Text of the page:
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Anatomy of a Venture Capitalist

Kim Hart

The life of a venture capitalist sounds like a pretty sweet gig, right? Spend your days meeting creative entrepreneurs and deciding which new ideas are worthy of the millions of dollars you have at your disposal. Not to mention the fact that you're quite a popular person at parties frequented by ambitious techies.

Not so much. A survey of 500 venture capitalists released today by the National Venture Capital Association and Dow Jones Newswire revealed that these investors are workaholics. About 90 percent of venture capital respondents work more than 40 hours per week; 32 percent work more than 60 hours each week. Making sure your investments actually pay off is hard work, apparently.

This little fun fact wasn't actually the point of the survey. It was intended to reveal the demographic make-up of the venture capital industry, which has long been heavily dominated by white men. That may be changing, the survey suggests.

Seventy-five percent of the respondents were men; 25 percent were women. Of the investing venture capitalists (those who identified themselves as managing director, managing partner, general partner, partner,venture partner or principal) 86 percent were men; 14 percent were women.

Of the other professional positions in the venture capital firm (vice president, director, CFO, Other), 56 percent were men and 44 percent were women. Women were most prevalent in the biopharmaceuticals sector, where 32 percent of the respondents were female, and least prevalent in the industrial /energy investment sector, where about 15 percent were female.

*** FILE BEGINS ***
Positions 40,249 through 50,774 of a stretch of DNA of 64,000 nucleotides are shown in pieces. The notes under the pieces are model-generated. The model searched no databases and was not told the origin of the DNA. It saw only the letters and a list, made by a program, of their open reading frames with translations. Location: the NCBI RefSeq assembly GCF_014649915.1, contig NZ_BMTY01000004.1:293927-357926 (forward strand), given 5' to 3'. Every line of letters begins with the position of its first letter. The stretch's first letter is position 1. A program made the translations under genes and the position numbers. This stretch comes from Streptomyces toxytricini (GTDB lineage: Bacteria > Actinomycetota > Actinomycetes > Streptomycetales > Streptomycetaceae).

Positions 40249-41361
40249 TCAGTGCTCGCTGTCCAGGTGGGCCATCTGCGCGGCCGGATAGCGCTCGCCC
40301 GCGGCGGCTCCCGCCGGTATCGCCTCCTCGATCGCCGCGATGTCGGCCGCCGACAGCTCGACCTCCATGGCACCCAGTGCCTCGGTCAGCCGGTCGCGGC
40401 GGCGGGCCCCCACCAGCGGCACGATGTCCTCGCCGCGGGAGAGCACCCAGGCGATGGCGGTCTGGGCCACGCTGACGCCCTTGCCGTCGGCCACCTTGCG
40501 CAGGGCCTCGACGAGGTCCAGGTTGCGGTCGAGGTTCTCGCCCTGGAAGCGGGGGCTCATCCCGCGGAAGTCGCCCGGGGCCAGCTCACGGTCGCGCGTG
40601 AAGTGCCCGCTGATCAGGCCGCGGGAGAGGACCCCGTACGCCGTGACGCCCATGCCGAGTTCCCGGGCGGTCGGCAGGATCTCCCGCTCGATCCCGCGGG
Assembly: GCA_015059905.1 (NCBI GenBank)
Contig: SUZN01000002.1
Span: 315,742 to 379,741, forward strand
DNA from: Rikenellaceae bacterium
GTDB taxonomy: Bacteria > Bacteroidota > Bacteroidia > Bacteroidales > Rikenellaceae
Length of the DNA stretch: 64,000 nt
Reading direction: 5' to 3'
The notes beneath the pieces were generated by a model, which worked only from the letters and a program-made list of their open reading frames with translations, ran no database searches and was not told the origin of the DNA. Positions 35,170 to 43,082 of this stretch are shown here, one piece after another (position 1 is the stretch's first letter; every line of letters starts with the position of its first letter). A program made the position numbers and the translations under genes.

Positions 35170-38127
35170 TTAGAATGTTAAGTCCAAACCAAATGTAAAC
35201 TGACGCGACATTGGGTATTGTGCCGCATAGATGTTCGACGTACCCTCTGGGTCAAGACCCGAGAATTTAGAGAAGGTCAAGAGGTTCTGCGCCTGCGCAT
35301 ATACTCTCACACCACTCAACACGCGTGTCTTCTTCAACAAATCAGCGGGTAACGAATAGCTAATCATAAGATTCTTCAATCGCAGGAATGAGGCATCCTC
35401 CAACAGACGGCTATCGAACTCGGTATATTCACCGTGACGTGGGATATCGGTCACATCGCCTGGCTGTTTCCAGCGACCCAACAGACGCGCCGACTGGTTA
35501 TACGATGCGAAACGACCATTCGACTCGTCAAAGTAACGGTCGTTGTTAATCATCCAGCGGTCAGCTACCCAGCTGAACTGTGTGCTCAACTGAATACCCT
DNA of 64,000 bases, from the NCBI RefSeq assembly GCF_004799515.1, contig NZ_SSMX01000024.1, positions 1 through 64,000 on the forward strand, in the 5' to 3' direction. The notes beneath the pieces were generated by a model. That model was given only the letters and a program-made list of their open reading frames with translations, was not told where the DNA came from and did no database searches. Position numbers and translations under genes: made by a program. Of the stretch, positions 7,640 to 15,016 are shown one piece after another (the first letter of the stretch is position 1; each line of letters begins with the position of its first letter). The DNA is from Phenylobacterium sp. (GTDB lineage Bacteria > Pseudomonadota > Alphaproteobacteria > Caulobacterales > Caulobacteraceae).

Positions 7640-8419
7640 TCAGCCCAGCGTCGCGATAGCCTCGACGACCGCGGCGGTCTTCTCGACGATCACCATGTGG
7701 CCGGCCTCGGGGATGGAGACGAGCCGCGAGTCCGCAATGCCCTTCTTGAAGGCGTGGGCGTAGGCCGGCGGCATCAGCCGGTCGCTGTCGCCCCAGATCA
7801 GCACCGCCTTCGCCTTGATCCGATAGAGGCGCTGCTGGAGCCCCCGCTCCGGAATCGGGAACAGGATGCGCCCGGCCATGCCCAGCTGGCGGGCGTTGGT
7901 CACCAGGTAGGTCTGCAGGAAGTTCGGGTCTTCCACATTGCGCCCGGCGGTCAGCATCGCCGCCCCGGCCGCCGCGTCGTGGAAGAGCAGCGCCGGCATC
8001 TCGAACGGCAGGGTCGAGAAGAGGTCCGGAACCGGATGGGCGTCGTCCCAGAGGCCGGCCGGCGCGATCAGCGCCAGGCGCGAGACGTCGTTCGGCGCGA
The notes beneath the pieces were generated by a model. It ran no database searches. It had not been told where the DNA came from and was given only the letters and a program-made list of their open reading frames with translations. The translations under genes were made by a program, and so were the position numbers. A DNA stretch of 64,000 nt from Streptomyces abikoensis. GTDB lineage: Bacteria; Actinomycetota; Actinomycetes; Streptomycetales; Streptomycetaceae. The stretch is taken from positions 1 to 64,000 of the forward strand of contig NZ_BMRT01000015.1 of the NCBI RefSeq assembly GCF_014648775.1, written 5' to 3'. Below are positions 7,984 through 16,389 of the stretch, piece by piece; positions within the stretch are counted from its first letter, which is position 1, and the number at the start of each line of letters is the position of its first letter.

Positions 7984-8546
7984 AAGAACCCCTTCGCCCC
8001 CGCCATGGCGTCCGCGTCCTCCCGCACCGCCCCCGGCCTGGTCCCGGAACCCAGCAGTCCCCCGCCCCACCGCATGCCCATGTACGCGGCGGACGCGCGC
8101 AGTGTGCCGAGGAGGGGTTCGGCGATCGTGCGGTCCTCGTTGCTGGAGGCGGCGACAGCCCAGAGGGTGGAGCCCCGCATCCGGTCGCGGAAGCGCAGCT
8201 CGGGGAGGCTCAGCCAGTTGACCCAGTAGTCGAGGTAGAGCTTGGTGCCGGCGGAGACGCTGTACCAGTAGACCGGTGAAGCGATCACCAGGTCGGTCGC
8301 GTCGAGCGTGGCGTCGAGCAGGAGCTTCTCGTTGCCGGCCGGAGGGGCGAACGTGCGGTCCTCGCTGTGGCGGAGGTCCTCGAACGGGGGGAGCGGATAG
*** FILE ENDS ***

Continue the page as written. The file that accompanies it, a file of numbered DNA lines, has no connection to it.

Eighty-eight percent of venture professionals were white, eight percent were Asian Pacific American, and two percent were Hispanic and one percent African-American. Of those who've been in the industry fewer than five years, 82 percent are white. And of associate-level professionals, 81 percent were white.

Other interesting facts have to do with the education of venture capitalists. The top
degrees of the venture professional respondents were: business administration (63 percent),
electrical/mechanical/other engineering (19 percent), economics (18 percent); and biology (10

Sixty-four percent of those surveyed have masters or PhD degrees. A little more than half of all respondents hold an MBA.

The top universities attended by all venture capital respondents were Harvard (12 percent),
Stanford (9 percent), University of Pennsylvania (8 percent), Duke University (5 percent) and MIT (5 percent).

So how did they land these investing gigs? Many cut their teeth in other fields. Twenty-two percent were either C-level entrepreneurs or worked at a startup company prior to their current position; 20 percent worked at a larger or middle-market company; another 20 percent worked at a different venture capital firm; 19 percent came from law firms, consulting firms or investment banks. Only four percent of the respondents entered their current positions from
undergraduate or graduate school.

The make-up of VCs may be moving in a more diverse direction, but it still seems to be a pretty homogeneous crowd. Maybe aspiring VCs out there should look for ways to shake things up a bit.

By Kim Hart  |  July 8, 2008; 3:33 PM ET  | Category:  Kim Hart
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